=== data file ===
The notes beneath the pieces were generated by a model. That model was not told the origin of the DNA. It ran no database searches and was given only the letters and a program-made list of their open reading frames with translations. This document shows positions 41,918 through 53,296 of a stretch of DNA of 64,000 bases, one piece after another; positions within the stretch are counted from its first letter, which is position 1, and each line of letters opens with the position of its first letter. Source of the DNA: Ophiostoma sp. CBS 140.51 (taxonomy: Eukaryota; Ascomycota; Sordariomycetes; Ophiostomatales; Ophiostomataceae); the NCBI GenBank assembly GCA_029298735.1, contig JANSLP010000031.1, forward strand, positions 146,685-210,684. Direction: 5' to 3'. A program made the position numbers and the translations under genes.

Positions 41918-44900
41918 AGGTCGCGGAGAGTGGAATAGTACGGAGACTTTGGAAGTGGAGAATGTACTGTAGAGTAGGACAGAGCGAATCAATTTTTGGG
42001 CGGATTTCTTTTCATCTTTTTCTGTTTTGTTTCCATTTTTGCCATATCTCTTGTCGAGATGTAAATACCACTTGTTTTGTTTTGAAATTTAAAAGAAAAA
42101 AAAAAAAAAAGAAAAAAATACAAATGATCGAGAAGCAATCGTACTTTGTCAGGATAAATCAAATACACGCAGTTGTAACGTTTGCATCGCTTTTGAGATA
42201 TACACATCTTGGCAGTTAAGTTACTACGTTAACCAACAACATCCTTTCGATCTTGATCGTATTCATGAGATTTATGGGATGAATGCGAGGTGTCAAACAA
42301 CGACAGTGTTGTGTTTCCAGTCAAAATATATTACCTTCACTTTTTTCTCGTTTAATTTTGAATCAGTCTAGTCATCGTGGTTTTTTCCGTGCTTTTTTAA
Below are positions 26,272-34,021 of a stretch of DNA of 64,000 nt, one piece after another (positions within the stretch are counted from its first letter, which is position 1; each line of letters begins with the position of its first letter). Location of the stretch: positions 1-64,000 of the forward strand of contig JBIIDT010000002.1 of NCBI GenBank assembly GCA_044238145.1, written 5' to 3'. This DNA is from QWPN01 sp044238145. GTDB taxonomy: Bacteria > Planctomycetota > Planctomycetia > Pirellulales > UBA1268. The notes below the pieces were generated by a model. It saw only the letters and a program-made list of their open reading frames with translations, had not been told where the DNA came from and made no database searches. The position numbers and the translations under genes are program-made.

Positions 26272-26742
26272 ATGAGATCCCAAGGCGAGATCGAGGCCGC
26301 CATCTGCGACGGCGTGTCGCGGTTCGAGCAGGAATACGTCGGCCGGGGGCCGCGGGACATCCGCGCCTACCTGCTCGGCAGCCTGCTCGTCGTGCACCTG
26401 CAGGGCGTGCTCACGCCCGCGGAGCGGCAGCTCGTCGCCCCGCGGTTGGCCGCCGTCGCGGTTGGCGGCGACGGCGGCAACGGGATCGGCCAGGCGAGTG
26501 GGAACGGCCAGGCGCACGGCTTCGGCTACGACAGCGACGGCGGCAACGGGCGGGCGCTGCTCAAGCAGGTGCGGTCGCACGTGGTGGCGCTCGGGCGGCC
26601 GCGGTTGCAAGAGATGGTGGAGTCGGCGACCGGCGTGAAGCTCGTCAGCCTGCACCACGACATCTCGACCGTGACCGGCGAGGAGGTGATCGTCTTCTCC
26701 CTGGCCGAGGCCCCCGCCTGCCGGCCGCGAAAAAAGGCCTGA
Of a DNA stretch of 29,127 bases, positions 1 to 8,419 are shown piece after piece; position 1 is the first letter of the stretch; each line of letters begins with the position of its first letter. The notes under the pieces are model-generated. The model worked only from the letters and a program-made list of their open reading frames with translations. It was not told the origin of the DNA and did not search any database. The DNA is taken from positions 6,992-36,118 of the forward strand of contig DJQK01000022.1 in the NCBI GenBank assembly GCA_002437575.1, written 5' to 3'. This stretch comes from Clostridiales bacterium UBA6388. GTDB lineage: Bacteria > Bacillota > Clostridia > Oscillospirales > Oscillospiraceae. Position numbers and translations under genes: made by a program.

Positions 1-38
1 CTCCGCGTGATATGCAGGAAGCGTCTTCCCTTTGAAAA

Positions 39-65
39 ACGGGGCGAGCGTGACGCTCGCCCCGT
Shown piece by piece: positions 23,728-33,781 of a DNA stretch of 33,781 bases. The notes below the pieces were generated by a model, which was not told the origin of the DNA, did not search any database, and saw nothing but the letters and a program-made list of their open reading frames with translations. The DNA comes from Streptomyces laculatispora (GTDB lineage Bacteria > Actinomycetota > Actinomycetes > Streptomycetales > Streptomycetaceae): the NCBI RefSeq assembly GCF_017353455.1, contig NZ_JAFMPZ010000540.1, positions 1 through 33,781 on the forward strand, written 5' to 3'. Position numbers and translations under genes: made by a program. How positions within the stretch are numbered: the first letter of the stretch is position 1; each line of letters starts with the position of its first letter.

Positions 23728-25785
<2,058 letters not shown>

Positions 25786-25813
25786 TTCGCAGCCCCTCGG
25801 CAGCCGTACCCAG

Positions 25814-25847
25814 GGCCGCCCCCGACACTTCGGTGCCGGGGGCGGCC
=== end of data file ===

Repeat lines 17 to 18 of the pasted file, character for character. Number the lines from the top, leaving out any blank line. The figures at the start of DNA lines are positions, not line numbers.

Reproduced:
Positions 1-38
1 CTCCGCGTGATATGCAGGAAGCGTCTTCCCTTTGAAAA